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The New Zealand Railways Magazine, Volume 4, Issue 10 (February 1, 1930)

Commerce Train Tour — Potentialities of The Far North — Some Representative Opinions

page 38

Commerce Train Tour
Potentialities of The Far North
Some Representative Opinions.

The following opinions have been given by some leading representatives of Commerce who made the journey, regarding the value, from a national aspect, of the recent tour through the Auckland province. The information is particularly valuable at the present time in view of the project, now under way, for a tour through the southern portion of the North Island by the Wellington Chamber of Commerce.

The tour was, to me as a new arrival in New Zealand, a splendid introduction to the real source of the wealth of the Dominion, i.e. the pastoral industries. The opportunity which was extended to me of becoming a member of the party was very much appreciated.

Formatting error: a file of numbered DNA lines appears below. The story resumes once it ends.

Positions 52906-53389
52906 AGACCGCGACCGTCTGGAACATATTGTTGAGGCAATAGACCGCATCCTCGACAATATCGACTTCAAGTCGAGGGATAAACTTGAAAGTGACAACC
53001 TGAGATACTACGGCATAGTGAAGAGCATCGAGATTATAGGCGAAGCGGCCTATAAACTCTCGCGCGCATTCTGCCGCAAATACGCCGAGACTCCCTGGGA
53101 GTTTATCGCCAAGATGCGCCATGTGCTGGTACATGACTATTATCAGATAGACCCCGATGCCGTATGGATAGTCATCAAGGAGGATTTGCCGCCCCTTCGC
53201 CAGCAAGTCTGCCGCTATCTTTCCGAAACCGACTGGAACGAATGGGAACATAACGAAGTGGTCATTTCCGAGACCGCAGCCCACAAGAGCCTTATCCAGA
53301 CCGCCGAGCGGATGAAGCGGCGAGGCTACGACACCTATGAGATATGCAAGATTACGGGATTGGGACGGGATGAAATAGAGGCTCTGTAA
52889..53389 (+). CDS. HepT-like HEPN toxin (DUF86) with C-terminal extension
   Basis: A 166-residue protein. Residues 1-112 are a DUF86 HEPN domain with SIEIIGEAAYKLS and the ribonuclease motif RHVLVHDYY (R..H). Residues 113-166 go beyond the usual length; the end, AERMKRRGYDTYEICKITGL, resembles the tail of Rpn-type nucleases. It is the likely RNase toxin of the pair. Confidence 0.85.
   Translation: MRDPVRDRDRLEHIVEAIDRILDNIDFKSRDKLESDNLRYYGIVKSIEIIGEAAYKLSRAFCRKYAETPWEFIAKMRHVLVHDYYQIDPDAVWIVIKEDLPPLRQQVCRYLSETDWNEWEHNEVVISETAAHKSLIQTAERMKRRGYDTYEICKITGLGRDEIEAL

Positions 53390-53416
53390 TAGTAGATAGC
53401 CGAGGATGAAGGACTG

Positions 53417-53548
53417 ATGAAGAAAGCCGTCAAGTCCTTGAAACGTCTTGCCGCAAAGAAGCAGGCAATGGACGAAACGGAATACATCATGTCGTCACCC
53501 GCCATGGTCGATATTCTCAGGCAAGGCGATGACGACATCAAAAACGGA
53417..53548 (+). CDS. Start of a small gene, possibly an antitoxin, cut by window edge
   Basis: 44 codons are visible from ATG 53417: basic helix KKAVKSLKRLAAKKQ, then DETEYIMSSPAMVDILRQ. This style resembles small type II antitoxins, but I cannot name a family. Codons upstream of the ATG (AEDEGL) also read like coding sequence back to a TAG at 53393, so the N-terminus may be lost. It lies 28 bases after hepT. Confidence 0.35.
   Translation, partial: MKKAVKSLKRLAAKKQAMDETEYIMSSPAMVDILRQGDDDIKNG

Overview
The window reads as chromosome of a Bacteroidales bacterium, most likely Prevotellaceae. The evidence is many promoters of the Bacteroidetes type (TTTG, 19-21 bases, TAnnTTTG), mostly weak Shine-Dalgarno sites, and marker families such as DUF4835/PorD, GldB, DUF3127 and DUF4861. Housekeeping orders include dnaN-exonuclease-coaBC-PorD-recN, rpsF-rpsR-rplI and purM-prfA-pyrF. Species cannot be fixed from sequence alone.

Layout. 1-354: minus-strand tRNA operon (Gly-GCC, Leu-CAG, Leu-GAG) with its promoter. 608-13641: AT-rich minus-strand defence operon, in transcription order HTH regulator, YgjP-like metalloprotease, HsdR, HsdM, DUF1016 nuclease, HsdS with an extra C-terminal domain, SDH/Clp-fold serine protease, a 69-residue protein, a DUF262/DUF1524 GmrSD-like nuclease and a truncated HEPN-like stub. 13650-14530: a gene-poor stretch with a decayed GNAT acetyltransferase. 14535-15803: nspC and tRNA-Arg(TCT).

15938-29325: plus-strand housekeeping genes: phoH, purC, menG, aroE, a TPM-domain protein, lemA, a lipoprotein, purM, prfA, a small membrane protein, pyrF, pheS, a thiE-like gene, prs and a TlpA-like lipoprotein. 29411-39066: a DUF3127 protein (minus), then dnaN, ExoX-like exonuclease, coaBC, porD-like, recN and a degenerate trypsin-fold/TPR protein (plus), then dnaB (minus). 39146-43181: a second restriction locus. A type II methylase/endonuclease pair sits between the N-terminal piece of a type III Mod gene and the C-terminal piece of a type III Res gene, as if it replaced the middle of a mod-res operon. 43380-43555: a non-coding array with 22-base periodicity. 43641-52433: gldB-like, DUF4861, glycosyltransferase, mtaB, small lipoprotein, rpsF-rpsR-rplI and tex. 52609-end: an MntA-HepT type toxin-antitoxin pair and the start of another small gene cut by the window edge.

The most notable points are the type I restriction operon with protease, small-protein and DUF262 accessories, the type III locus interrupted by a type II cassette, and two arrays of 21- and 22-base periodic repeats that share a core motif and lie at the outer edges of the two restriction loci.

In my opinion tours of this kind can be productive of nothing but good. I have been somewhat struck by what, for want of a better word, I may term a little asperity of feeling between various parts of this country, and anything which will bring people together necessarily tends to the removal of misunderstandings. I hope, therefore, that this system of visits from one part of the country to another will continue.

I think the Auckland Chamber of Commerce are to be congratulated very much upon their initiative in this matter, and the Railway Department should receive an equal measure of praise for the excellence of the arrangements made for the comfort of the whole party.

—From Mr. L. A. Paish,

(British Trade Commissioner.)

* * *